Sunday, May 5, 2013

Nancy Drew #46 The Invisible Intruder

In Nancy Drew #46, The Invisible Intruder, Nancy is invited by Helen Corning Archer and her husband, Jim, to go on a ghost hunting trip with them and three other married couples.  Nancy was invited because Helen and the other couples decided that they needed a sleuth with them to help solve the mysteries.  Bess, George, Ned, Burt, and Dave are invited to go as well.  This means that a total of 14 people will go on the ghost hunting trip.

Their first stop will be Pine Grove Camp on Lake Sevanee, where a self-propelling canoe appears on the lake.  The second location is Madam Tarantella's prophecy hut.  People hear thunder during séances, although no storms are in the area.  The third visit will be to the Red Barn Guesthouse, where at night, a phantom horse appears with its ghost rider chasing after it.  Fourth, the ghost hunters will stop at a mountaintop inn that was once an old fort.  People often see the ghosts of prisoners.  The final stop will be at the home of a skull and shell collector which has an "invisible intruder" visit each night.

This is an interesting mystery that would have been even better if all of the extra couples had not been invited.  They have no purpose, other than cluttering up the setting.  In fact, every single mysterious event is witnessed by Nancy's core group of six.  Occasionally, one or more of the other couples are present, but typically, Nancy's core group of six gets all the action.  It gets funny as this happens over and over throughout the book. Here are a couple of examples.

On page 9, Ned suggests that "he and Nancy, Bess, George, Burt, and Dave go swimming off the dock of Pine Grove Camp."  Soon after the young people begin swimming, the ghost canoe appears.  At supper, the other couples hear about the excitement.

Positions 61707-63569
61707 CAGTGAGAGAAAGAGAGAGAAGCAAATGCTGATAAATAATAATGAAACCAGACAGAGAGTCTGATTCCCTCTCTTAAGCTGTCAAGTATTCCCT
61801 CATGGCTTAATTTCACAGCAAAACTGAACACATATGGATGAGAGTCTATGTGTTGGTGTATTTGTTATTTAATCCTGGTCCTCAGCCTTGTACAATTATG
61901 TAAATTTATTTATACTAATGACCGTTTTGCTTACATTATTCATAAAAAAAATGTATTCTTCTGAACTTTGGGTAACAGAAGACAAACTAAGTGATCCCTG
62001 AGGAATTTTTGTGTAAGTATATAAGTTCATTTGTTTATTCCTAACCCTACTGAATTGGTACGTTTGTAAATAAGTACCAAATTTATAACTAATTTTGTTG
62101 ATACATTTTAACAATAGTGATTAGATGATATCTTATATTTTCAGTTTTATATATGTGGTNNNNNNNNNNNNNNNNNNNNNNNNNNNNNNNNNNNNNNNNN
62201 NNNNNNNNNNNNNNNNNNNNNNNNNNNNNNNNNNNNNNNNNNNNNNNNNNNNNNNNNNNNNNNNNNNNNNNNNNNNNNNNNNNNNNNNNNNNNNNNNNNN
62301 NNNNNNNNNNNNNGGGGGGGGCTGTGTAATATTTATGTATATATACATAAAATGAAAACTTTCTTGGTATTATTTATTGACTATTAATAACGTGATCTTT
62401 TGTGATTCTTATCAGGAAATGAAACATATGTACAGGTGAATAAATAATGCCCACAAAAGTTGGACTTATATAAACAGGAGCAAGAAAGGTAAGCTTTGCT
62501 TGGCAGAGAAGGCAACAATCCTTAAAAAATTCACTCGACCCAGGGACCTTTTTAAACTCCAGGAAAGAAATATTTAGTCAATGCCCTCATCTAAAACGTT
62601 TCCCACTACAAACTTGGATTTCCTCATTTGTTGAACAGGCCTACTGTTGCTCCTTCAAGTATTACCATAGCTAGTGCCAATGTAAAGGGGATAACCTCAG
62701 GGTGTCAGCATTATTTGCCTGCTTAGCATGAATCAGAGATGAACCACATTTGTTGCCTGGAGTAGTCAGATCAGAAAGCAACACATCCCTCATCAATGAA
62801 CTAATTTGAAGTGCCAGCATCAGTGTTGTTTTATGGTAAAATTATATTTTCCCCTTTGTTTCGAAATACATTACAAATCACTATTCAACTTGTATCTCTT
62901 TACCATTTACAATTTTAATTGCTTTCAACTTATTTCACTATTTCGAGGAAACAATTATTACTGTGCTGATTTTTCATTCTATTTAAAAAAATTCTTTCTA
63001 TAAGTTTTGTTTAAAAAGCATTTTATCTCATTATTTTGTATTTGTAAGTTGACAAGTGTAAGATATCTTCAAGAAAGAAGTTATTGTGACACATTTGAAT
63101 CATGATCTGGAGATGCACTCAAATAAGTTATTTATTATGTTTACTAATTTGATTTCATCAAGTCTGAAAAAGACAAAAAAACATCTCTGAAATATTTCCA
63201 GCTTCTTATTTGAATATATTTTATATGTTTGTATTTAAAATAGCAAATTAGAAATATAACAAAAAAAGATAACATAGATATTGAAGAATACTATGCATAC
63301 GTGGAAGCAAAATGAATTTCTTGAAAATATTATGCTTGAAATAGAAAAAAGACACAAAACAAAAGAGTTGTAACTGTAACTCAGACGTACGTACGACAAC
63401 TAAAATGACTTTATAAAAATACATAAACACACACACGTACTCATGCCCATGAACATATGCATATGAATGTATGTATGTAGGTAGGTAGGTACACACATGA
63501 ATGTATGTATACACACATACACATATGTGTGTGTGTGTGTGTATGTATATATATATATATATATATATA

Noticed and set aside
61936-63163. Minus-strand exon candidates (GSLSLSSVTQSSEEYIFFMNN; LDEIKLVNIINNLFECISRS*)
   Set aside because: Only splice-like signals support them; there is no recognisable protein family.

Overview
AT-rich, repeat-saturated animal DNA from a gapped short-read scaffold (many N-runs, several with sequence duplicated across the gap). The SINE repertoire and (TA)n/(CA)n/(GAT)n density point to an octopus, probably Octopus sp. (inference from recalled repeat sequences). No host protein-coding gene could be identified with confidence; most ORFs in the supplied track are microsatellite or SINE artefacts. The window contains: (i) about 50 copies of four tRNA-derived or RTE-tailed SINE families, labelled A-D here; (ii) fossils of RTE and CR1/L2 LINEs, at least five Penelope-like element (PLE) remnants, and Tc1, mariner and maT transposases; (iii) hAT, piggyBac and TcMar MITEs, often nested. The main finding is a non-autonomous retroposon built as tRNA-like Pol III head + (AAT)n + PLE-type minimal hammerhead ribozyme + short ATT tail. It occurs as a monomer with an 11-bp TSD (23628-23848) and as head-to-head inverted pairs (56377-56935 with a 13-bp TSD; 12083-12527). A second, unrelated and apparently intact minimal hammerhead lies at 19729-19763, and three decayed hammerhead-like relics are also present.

Later in the story, the ghost hunters arrive at the Red Barn Guesthouse.  Right after the group arrives, a banging sound comes from the attic.  Rather than have 14 people go up to the attic, everyone agrees that only Nancy's group will go.  It seems that Helen and Jim miscalculated by having Nancy and her friends along.  They wanted Nancy to help them.  Instead, Nancy gets all of the excitement, and the other couples have no part in the mystery.

This book opens like so many other Nancy Drew books:  Nancy gets warned by the villains!  On page 3, Nancy receives a warning by phone.  I thought it was strange that the villains already knew Nancy would be on the case.  Nancy thinks it is strange as well, but then she decides that someone must have been near the fence while she was discussing the ghost hunting trip with her father in the backyard.  That makes sense, but then... how did the villains know that they needed to be eavesdropping on Nancy?

This story is full of the stupidity that is present in all of the higher-numbered Nancy Drew books.  On page 14, the couples are gathered around the fireplace when the front door opens and a large gust of air enters, scattering papers and sparks everywhere.  The couples chase after a man who has a large bellows under his arm.  This just seems stupid, kind of like when a man strapped peacock feet to his shoes in The Hidden Window Mystery.

On page 34, Ned is captured underwater by a huge octopus.  Seriously.  It turns out that the villain was carrying a rubber octopus and somehow managed to drag Ned away underwater while at the same time dragging the rubber octopus along as well.  Another theory given by the young people is that the man may have been inside the rubber octopus.  Um, okay. Wouldn't he have had trouble swimming?

On page 46, Mrs. Tarpey tells the young people about the theft of a shell collection and how many of the shells are valuable.  She then recites a bunch of historic information about specific rare shells.  I am surprised that Mrs. Tarpey knows all of this and can recite it perfectly for Nancy and her friends.

I don't understand why the thunder at the medium's hut is considered ghostly.  Had Nancy and her friends ever heard of a tape recorder or record player? 

On page 60, Bess is told by the medium that she will soon apply for a license for her own wedding.  Bess begins crying as though this is the worst news ever.  She is very concerned because Dave has to finish college first.  Well, Bess, if you are that upset about the idea of marriage, just dump Dave and then you won't have to worry about messing up his future plans.